Getting Beamforming Right in the Millimeter-wave Bands

We often hear about beamforming from the trade press, on podcasts, and elsewhere, but what is it and why should you care? To get to understanding beamforming, consider how it uses the precise phase shifting of antenna array elements to create a very narrow, specifically directed beam. This narrow beam significantly increases the gain for the intended receiver and simultaneously reduces interference for other nearby devices. Beamforming proves useful in sub-6 GHz applications, but it truly shines in the millimeter-wave bands where it effectively counters the severe free space path loss (FSPL) and oxygen absorption that occur at 60 GHz. Beamforming can occur in three different ways:

  • Analog beamforming
  • Digital beamforming
  • Hybrid beamforming

A high-level overview of these different techniques will initiate a discussion on MIMO (multiple input, multiple output) technology, a form of spatial multiplexing that leverages beamforming technology.

Any radio system comprises two parts: the digital baseband modem and the RF subsystem (RFIC + antenna array), each playing a role in understanding beamforming.

Analog Beamforming

In analog beamforming, the digital baseband sends a single data stream through a radio chain that creates an analog signal in the millimeter-wave band. This signal then passes through an array of phase shifters to form a very narrow beam with tremendous gain. Depending on the design, you might observe up to 30 dBi (decibels relative to isotropic) of antenna gain from a large array. These arrays utilize patch antenna elements, each about 2 millimeters square, when operating at 60 GHz. An array can contain up to 256 of these elements. By precisely adjusting the phase (and amplitude) of each patch antenna element, you can focus a very narrow beam in a very specific direction. Since regulations limit power, as defined by EIRP (Effective Isotropic Radiated Power), the narrower the beam, the greater the gain for the intended receiver.

Airvine employs analog beamforming to create a very high-gain antenna in its groundbreaking WaveTunnel system.

Digital Beamforming

In this approach, the digital baseband performs all phase shifting. This allows for incredibly precise beams and nulls (absence of RF energy), but it doesn’t scale well because you need a full radio chain for each antenna element. A typical implementation might involve 16 data streams running through 16 radio chains into 16 antenna elements. Digital beamforming supports multi-user MIMO, enabling communication with multiple users over the same RF channel simultaneously. To reduce interference, MU-MIMO directs a very narrow beam at each intended user, with nulls aimed at everyone else. This situation brings us back to beamforming, most effectively applied in the millimeter-wave bands with many antenna elements. Implementing this in the digital domain proves costly and power-intensive. A compelling alternative would be to combine the large arrays possible with analog beamforming with the MU-MIMO capabilities of digital beamforming, leading to hybrid beamforming.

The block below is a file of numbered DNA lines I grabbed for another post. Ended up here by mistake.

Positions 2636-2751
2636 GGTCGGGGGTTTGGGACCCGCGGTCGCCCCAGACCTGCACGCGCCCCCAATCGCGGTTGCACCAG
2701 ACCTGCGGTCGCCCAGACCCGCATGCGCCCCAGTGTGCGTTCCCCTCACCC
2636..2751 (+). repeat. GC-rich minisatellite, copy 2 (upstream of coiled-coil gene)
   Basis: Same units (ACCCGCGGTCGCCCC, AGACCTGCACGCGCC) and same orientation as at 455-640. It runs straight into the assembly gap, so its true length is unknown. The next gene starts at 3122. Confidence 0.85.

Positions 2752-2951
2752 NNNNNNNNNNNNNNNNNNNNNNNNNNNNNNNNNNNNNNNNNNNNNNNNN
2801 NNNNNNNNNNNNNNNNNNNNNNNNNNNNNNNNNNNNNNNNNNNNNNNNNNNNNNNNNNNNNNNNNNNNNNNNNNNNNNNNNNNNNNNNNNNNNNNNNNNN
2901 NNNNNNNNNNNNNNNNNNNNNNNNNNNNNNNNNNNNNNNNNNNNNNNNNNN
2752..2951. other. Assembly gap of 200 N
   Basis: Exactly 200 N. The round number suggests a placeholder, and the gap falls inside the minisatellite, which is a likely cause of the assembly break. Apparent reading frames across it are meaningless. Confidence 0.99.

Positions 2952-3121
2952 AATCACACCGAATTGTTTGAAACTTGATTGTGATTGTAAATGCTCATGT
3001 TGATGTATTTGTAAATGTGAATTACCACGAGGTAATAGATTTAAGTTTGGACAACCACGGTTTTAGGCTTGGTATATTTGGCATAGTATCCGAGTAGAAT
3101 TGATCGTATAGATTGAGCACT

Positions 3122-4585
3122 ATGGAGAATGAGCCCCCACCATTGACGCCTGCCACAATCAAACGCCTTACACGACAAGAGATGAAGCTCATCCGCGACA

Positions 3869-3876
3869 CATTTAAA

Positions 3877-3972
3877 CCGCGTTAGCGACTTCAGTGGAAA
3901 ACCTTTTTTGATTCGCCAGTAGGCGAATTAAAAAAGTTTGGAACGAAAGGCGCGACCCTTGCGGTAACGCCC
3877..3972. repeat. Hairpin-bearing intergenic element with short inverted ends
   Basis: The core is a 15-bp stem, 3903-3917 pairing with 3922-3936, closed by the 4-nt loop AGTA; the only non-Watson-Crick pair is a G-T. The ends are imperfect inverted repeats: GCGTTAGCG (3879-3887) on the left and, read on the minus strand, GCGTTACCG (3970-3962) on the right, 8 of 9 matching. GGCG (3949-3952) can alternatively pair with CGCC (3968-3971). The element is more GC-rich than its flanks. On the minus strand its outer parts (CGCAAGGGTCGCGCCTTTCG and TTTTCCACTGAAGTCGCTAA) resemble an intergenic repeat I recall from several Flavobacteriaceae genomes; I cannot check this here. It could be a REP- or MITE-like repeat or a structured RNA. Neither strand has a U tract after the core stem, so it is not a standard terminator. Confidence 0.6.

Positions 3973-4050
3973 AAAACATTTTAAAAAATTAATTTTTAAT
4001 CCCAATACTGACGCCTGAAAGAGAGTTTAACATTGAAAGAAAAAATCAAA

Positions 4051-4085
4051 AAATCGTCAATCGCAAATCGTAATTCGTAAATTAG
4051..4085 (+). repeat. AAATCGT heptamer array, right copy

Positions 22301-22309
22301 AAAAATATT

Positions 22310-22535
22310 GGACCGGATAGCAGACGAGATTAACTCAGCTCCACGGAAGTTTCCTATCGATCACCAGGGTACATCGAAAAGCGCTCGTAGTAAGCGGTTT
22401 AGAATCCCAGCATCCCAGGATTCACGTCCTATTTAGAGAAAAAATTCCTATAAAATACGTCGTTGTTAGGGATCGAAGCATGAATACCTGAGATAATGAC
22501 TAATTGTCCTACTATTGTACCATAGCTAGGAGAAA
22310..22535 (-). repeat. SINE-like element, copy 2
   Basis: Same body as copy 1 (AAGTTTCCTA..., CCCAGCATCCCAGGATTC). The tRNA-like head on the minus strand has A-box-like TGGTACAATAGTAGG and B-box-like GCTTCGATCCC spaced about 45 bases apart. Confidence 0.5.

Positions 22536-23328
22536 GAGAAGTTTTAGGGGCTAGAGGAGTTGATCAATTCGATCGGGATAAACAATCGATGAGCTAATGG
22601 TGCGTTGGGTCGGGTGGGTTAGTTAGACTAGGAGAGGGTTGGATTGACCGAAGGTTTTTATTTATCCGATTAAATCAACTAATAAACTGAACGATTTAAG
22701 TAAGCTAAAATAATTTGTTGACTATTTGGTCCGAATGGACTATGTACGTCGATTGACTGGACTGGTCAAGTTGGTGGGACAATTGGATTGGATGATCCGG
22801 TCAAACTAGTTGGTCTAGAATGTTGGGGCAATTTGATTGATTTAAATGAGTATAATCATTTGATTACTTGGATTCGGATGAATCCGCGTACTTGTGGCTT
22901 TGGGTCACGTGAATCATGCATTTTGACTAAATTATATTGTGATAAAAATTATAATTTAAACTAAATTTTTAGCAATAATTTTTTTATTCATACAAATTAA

Hybrid Beamforming

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People often refer to this combination of multi-user MIMO and analog beamforming as MASSIVE MIMO. Each beam delivers maximum energy to the intended user while generating nulls aimed at all other users. As users move around in the coverage area, the digital baseband recalculates all the phase shifts to maintain user satisfaction. The advantage of operating in the V-band (60 GHz) is that a large array of antenna elements fits easily on a PCB smaller than 20 cm². This approach suits access networks deployed in heavily congested areas like stadiums, city centers, convention centers, and airports, where it’s crucial to connect large numbers of people in confined spaces.

Receive Beamforming

Most discussions of beamforming focus on the transmit side, but we must also consider the receive side. The system phase shifts the RF signal across all transmit patch antenna elements and must also phase-shift it across the receive side. This step aims to align all receive signals and bring them into phase so that they can combine into a strong signal. An example clarifies this: if the transmitter is to the left of the receiver, then the patch antenna elements on the left side of the receiver’s PCB will receive the signal before those on the right side. We cannot successfully combine these signals until they are all in phase.

Side Lobes

The beamforming process inevitably creates side lobes of radio energy. Some extraneous RF energy will always exist outside the primary beam. The goal is to minimize this energy as much as possible. These lobes appear as interference to other users in the operating area and divert energy from the primary beam directed at the intended user. A common objective in any millimeter-wave design is to achieve side lobe suppression of at least 20 dB (see figure below). This suppression means that side lobe traffic is at least 100 times weaker than the primary beam.

Understanding Beamforming

Beamforming technology is ideally suited for the millimeter-wave bands as it can fit into a very small enclosure, easily overcomes free space path loss, and limits co-channel interference. Three major beamforming approaches can be used, with the analog implementations being best suited to backbone applications in the V-band because of their ability to build large arrays that create narrow beams at very high gain. All of which is perfect for punching through walls @ 60 GHz.

Need more info to get better at understanding beamforming? We’re experts.

Originally Posted on July 5, 2021 by Steve Hratko